Although some sources date Sandy’s tracks as having been recorded in mid-1969, here Henry’s clear in his assertion that the work was done in spring and summer 1970, when Denny was in Fotheringay (a timeline also supported by the best Denny biography to date, Clinton Heylin’s No More Sad Refrains). As for Denny telling Henry “What Will I Do With Tomorrow” (for which Henry got a co-songwriting credit with an unlikely partner—more details soon!) “was the most beautiful song she had ever heard,” I suspect she was just being nice to him. This from the woman who’d recorded such memorable songs as “She Moves Through the Fair,” “Tam Lin,” Joni Mitchell’s “Eastern Rain,” Bob Dylan’s “Percy’s Song,” and Dave Cousins’s “And You Need Me”? Not to mention her own “Fotheringay,” “Who Knows Where the Time Goes,” and “Autopsy,” though she would likely have been too modest to cite her own compositions?
Read some more in that lengthy Henry post, and you’ll find out that he’d been in the whitebread US folk group the Highwaymen, though long after (his stint spanning 1964-68) their 1961 US chart-topper “Michael” (aka “Michael Row the Boat Ashore”). What’s more interesting, however, is that, as the excerpt above notes in passing, he co-produced the soundtrack with Manfred Mann. Mann, of course, already had significant experience in film scores, his group having done the generally decent, acclaimed music (some with vocals) to the Swinging London-set 1968 kitchen-sinkish drama Up the Junction.
Now the plot gets yet more interesting — more interesting than the plot in the film that generated the Swedish Fly Girls soundtrack, certainly. There was an actual Swedish Fly Girls soundtrack LP that came out in the US in May 1972, with music by, among others, Melanie (one of her better-known songs, “Beautiful People”) and Manfred Mann himself/themselves. Weirdly, the performers were uncredited, accounting for why Denny’s contributions remained virtually unknown for so many years, though it’s immediately obvious that it’s her as soon as she opens her mouth on each of the four tunes. All four of which, incidentally, bear the songwriting credits of Mose Henry and…Jack O’Connell. Who was Jack O’Connell?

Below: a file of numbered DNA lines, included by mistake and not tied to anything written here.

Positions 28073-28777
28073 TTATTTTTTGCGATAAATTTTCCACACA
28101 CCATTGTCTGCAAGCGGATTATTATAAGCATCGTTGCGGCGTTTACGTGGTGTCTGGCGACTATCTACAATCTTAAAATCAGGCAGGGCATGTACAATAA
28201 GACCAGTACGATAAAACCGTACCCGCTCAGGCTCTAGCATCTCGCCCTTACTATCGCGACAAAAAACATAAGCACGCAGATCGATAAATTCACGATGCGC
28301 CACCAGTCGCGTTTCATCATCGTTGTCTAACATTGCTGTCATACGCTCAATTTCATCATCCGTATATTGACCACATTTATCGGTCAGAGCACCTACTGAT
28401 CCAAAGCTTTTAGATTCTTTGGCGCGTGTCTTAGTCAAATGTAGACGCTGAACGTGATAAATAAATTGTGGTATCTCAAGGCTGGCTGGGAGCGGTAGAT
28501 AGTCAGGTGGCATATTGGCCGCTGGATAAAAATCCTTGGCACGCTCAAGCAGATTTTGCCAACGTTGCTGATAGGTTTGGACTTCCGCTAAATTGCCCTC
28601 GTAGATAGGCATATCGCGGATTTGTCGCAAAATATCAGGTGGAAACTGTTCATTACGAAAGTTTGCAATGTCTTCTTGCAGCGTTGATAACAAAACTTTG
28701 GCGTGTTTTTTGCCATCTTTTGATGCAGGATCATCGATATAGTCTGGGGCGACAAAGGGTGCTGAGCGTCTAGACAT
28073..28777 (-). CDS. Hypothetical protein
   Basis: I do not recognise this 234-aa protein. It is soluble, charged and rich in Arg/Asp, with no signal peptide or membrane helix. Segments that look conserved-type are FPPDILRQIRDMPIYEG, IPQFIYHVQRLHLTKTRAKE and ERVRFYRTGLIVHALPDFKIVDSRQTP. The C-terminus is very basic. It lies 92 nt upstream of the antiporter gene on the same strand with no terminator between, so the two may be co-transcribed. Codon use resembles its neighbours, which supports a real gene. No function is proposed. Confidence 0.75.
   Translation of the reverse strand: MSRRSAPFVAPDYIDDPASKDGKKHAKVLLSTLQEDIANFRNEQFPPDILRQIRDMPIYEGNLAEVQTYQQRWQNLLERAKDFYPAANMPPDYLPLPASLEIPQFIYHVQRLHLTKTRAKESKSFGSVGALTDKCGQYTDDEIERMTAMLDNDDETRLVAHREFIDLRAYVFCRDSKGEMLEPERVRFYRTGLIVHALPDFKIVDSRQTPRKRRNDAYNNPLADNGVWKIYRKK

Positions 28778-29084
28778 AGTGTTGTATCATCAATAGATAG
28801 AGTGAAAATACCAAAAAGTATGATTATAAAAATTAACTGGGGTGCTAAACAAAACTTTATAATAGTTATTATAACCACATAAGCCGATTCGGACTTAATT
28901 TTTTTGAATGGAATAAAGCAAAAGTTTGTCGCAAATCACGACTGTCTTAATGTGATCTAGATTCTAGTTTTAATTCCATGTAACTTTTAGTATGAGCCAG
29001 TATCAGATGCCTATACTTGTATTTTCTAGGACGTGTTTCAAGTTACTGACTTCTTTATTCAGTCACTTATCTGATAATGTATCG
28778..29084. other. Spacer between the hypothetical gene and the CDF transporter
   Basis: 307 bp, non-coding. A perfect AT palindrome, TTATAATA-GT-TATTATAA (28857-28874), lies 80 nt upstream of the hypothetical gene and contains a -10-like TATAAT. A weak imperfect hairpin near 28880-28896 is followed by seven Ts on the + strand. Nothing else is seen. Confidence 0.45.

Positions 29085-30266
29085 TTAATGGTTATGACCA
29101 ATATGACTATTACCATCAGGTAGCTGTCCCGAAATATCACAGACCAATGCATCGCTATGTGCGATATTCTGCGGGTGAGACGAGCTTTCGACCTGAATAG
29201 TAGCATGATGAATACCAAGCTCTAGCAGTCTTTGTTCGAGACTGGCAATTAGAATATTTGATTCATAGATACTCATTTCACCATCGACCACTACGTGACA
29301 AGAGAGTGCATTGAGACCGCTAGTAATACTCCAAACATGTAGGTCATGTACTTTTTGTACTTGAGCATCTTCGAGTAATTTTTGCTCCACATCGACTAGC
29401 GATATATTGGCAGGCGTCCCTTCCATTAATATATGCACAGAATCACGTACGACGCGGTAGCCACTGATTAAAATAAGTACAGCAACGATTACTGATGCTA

Well — and what an extraordinary coincidence! — he was the director of Swedish Fly Girls (and, for that matter, also its producer and writer). I’m not aware of any other musical credentials to his name, but shortly before taking on the film, he’d been involved with a movie that will likely be much more familiar to ‘60s rock fans. For he was also producer-director of the rather infamous 1968 quasi-documentary Revolution, which purported to capture the 1967 Haight-Ashbury scene, but verged on hippie exploitation. At least that movie had an interesting soundtrack, including tracks by top Bay Area acts Quicksilver Messenger Service, the Steve Miller Band, and Mother Earth that are not found on their regular LPs (and, on top of that, some versions of songs on the album by those artists that are heard in the movie itself, but not included on the record).
The actual Revolution film was less impressive. Here’s what some of the people involved on the musical side told me when I interviewed them for a story on rare San Francisco psych LPs in the April 2013 issue of Record Collector:
Powell St. John of Mother Earth: “As for the movie, one thing that [Mother Earth singer] Tracy [Nelson] insisted upon was that there was no sensationalism, and no exploitation of the so-called ‘hippie phenomenon,’ no lurid details of naked orgies or other such nonsense. I think we were all of one mind about that. The film people assured us they were good guys and would never do anything so crass as to produce an exploitation flick so we took them at their word. Well if you’ve ever seen the posters for that film you know that exploitation is exactly the right word for it. So, needless to say we were not pleased with the results.”
Mother Earth manager Travis Rivers: “The film was such a disaster it showed only in pornographic movie houses for at least two decades. My impression was not enhanced when I ran into a local who told me she would be starring in the ‘documentary’ and that Jack had changed her name to ‘Today Malone.’” Rivers also said O’Connell gave Allen Cohen, editor of leading local underground paper The San Francisco Oracle, “money on the side to set up that awful fake be-in” near the start of the movie.